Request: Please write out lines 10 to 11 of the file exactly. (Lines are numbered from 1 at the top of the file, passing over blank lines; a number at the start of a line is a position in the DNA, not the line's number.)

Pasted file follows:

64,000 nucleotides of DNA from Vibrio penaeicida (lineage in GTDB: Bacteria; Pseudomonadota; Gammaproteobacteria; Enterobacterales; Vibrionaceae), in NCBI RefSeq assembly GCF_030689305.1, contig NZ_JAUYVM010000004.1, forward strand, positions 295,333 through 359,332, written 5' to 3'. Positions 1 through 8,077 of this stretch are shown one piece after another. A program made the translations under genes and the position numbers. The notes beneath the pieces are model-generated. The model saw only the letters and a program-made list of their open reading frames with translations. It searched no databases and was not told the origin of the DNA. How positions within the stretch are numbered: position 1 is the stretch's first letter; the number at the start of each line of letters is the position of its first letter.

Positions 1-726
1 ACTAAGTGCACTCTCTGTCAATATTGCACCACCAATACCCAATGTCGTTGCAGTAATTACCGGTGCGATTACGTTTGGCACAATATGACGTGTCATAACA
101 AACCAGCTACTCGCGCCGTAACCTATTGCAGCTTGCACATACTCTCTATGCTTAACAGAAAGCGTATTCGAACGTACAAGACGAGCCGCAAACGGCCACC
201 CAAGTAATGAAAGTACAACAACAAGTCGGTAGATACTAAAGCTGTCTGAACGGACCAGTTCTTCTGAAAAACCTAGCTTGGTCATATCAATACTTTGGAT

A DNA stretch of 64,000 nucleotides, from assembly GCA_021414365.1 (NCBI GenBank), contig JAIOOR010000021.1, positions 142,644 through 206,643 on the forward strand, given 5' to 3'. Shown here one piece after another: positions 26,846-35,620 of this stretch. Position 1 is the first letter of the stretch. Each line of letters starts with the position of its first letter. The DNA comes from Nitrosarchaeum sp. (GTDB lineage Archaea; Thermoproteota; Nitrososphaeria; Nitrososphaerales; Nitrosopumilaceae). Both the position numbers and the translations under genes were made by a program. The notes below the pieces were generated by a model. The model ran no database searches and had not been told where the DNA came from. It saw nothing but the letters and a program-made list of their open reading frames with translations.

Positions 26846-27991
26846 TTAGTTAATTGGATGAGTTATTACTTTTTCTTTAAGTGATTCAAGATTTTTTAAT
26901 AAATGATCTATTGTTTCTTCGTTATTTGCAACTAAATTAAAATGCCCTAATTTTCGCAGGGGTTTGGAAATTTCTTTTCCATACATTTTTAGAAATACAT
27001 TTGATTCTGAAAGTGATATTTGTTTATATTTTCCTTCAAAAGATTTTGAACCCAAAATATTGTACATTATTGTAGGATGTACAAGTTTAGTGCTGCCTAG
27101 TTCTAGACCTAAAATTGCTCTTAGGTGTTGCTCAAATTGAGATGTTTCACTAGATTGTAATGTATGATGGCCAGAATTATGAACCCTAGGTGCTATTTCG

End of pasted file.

27001 TTGATTCTGAAAGTGATATTTGTTTATATTTTCCTTCAAAAGATTTTGAACCCAAAATATTGTACATTATTGTAGGATGTACAAGTTTAGTGCTGCCTAG
27101 TTCTAGACCTAAAATTGCTCTTAGGTGTTGCTCAAATTGAGATGTTTCACTAGATTGTAATGTATGATGGCCAGAATTATGAACCCTAGGTGCTATTTCG